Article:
I don’t appreciate when people treat the church as a job. You can’t treat ministry like it’s just a 9 to 5. On tour, you can treat it like a 9-5, because it’s work. There’s no spiritual attachment to that. You don’t owe anybody anything, like you owe God your service. When you go to church, you might get a check, but you’re not going for a check – you’re going to give God your best. You can’t treat them [church and touring] the same at all.

This interview, along with others from top musicians, will appear in the book “God and Gigs” coming soon.

When sharing this post, please use the hashtag #GodandGigs. 

You can find more information on Dwayne’s music, including his new single “The Saint”, to be released early August 2015, at his website saintorbin.com.

 

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2 thoughts on “Artist Spotlight: Dwayne Bennett on Touring and Ministry

  1. Music is just a job? I disagree, but for the sake of argument, let’s just say that I agree that is just like any other secular job?

    1. There are many different types of secular jobs. Does that mean it is ok for a Christian to work as a bartender, or a stripper? Let’s say they work as a bartender. They don’t actually drink, but they are serving alcohol. How about dancing as a stripper behind a piece of glass? They wouldn’t be touching or sleeping with anyone. They would just be helping to inspire them to live contrary to scripture.
    2. There are many different types of secular bands. It only becomes an issue when you are playing for an artist whose music and message is clearly anti-Christian. It would be like us going to war with ISIS, and then selling them weapons to help them further their cause, but my excuse is “I’m an arms dealer, it’s just my job. I don’t believe in killing Christians and Jews. I’m just trying to make a living.” Playing behind a band with anti-Christian lyrics or practices is saying “I don’t believe in fornication, unrighteousness, envy, greed, etc…I just help promote it!”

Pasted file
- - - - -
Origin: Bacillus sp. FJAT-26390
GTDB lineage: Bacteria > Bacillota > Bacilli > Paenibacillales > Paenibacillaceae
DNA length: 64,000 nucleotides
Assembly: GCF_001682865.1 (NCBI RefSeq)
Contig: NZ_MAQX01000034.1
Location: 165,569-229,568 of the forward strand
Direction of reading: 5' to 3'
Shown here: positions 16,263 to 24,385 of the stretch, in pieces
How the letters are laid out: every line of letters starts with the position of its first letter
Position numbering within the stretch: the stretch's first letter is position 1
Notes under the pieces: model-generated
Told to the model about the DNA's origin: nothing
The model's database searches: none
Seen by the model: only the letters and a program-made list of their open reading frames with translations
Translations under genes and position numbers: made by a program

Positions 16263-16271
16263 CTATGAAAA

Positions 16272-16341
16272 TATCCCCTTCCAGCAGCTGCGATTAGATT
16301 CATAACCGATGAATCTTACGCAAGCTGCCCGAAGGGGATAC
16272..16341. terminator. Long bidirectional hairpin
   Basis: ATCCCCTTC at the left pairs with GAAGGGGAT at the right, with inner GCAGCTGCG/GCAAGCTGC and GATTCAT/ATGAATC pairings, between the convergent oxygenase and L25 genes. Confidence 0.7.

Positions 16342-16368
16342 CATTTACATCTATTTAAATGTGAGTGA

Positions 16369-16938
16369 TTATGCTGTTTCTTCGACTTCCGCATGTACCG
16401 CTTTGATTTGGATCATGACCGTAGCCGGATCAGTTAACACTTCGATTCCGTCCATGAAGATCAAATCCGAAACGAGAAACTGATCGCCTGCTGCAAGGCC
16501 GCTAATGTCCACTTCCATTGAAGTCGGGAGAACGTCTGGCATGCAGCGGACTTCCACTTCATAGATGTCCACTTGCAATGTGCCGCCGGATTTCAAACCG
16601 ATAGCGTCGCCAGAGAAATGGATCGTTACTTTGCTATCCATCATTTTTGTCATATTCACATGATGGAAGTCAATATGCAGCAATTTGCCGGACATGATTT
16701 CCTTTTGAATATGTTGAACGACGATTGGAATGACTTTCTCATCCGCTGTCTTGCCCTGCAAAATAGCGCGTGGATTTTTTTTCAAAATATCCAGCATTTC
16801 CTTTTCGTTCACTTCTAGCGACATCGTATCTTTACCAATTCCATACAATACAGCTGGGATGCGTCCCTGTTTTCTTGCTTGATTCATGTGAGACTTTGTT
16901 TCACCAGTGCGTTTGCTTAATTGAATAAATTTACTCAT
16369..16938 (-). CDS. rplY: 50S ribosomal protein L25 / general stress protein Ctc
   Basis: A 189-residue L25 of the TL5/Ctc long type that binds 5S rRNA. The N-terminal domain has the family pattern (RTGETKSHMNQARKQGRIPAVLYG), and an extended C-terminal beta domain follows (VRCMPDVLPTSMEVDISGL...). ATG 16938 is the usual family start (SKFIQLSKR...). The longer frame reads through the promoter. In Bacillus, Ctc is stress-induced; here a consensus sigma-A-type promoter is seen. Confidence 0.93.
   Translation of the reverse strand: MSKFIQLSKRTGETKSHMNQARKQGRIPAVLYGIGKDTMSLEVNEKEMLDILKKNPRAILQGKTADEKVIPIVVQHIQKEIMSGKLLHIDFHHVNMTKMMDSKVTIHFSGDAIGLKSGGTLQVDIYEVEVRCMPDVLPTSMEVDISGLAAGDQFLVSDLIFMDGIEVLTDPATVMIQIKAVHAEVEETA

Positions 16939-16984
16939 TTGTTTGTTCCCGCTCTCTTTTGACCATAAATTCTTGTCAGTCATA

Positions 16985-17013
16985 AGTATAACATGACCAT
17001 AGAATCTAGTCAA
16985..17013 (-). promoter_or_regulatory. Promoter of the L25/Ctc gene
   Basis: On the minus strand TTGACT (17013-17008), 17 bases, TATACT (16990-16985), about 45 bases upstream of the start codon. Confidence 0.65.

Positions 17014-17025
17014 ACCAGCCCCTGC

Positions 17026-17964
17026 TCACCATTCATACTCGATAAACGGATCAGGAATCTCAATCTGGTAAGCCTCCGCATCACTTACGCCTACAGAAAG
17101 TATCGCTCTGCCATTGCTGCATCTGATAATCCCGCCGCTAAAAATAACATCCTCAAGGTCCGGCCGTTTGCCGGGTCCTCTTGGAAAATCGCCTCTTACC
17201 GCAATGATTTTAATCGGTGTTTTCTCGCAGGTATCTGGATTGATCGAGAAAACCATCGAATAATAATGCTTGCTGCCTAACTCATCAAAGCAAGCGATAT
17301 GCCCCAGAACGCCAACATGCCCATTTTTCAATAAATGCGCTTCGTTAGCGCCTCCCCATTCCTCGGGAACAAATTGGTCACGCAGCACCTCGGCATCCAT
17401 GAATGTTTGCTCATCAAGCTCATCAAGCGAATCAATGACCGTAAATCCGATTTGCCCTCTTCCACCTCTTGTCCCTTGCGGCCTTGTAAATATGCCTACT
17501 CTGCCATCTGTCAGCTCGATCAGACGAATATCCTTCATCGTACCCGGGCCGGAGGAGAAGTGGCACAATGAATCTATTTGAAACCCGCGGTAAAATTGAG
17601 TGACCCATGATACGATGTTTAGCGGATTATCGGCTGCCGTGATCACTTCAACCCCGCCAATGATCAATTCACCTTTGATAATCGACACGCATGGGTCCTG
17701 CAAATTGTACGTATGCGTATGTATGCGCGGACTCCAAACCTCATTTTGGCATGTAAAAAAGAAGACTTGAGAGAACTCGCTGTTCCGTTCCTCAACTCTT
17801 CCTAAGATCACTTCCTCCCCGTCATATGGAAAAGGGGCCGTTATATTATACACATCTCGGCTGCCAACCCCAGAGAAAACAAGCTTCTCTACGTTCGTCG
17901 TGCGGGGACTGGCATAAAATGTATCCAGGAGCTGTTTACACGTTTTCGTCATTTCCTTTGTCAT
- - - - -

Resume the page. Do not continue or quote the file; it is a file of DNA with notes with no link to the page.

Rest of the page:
Is 5:20
    Woe unto them that call evil good, and good evil; that put darkness for light, and light for darkness; that put bitter for sweet, and sweet for bitter!

    Is 58:1
    Cry aloud, spare not, lift up thy voice like a trumpet, and shew my people their transgression, and the house of Jacob their sins.

    I can’t do that if I’m playing along and bobbing my head to un-Godly music and lyrics:-/.

    Ok, I can go on for days, but I’ll stop here:-).

    Wait….one more…
    Would these same musicians who say music is just a job play behind an artist singing about rape, or molesting children? it’s just a paycheck, right?

    Ok…I’m done for real this time:-)

    • Thank you for your thoughts, and for checking out this blog. While we certainly desire honest opinions, I want to make clear that we never would associate any musician with the crimes you mentioned at the end of your comments. If you continue to follow our posts and profiles of musicians, I believe you’ll sense how far away our beliefs are from those extremes. Other than that, we welcome open discussion.